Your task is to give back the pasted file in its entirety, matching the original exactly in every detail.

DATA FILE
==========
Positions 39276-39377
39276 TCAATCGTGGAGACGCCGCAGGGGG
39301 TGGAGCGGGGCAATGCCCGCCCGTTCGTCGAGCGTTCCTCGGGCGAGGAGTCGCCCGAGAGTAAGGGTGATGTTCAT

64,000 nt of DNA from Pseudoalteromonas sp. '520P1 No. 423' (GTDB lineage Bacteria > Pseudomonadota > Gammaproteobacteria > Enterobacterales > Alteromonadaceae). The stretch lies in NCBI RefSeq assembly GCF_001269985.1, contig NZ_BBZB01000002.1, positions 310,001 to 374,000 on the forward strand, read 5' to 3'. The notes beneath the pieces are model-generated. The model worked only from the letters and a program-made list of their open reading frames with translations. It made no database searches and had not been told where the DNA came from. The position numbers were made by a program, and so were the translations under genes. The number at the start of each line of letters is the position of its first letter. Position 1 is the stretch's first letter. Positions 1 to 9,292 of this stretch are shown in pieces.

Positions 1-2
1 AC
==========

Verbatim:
Positions 39276-39377
39276 TCAATCGTGGAGACGCCGCAGGGGG
39301 TGGAGCGGGGCAATGCCCGCCCGTTCGTCGAGCGTTCCTCGGGCGAGGAGTCGCCCGAGAGTAAGGGTGATGTTCAT

64,000 nt of DNA from Pseudoalteromonas sp. '520P1 No. 423' (GTDB lineage Bacteria > Pseudomonadota > Gammaproteobacteria > Enterobacterales > Alteromonadaceae). The stretch lies in NCBI RefSeq assembly GCF_001269985.1, contig NZ_BBZB01000002.1, positions 310,001 to 374,000 on the forward strand, read 5' to 3'. The notes beneath the pieces are model-generated. The model worked only from the letters and a program-made list of their open reading frames with translations. It made no database searches and had not been told where the DNA came from. The position numbers were made by a program, and so were the translations under genes. The number at the start of each line of letters is the position of its first letter. Position 1 is the stretch's first letter. Positions 1 to 9,292 of this stretch are shown in pieces.

Positions 1-2
1 AC